A successful Forex trader must understand the elements of a trading account. Without it, trading is random and will inevitably end in losses.

Besides knowing what one can or cannot do with a trading account, one must be familiar with the local rules and regulations. For example, a South African trader must know exactly what are the Forex rules in South Africa.

For example, how much leverage is allowed? Or is forex trading in South Africa subject to tax?

All these play a crucial role in a trader’s success because they will directly impact the bottom line – profitability.

Let us start with the elements of a trading account. What is more relevant – the balance or the equity?

Equity is the right answer because it reflects the true size of the account, updated with the open positions. Balance, on the other hand, might trick traders, because it misleads, giving the impression that funds are available when,  in reality, they are not.

Because of that, balance is always bigger than equity, except when there are no open positions.

How about leverage? Leverage is synonymous with risk. The bigger the risk, the bigger the potential profit, says a famous rule in the investing world.

More precisely, the expected return is a function of the risk (i.e., standard deviation). The bigger the risk, the bigger the expected return.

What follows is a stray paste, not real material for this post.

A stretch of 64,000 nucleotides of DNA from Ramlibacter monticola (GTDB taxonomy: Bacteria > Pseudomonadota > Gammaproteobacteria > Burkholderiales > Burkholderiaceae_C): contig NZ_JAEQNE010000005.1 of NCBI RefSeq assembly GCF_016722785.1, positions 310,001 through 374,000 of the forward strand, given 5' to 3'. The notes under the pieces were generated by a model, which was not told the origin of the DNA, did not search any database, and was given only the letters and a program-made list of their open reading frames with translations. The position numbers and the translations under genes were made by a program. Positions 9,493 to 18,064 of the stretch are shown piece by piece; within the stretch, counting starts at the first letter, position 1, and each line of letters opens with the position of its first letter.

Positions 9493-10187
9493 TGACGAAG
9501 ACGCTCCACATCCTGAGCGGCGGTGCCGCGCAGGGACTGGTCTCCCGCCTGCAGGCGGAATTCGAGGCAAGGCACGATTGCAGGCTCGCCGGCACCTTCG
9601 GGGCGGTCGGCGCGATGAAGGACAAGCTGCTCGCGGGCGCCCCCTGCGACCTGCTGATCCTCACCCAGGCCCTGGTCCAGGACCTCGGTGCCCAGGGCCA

So leverage, indeed, may lead to bigger profits. But it can also lead to bigger losses.

As such, leverage levels are different in different parts of the world. In Europe, for example, leverage is limited to 1:30. In some other countries, one can open a trading account with a brokerage and be subject to the local law, which may allow leverage of 1:100 or even 1:1000.

The rule of thumb says that the higher the leverage, the bigger the amount available to trade because the broker is blocking less as collateral for a trade. But again, the risk increases, and the trader will have a difficult time staying up-to-date with the difference between balance and equity.

Now let us assume that the trader makes a profit over a fiscal period, typically one year. Is that all there is to profitability?

Most of the time, no. Taxes need to be paid on the profit made, and they will directly impact the final profitability.

Summing up, some forex rules are universal, but some differ from jurisdiction to jurisdiction. A trading strategy might not have the same outcome if used on two different accounts with different leverage.

The trader, therefore, must be aware of the rules and regulations in the country where the trading activity takes place (typically where the fiscal residence is) and of the type of trading account that may be offered locally by different brokerage houses. Without this basic due diligence process, trading results may be impacted not by the trader’s ability to understand and trade financial markets but by ignorance of the local trading industry’s conditions.

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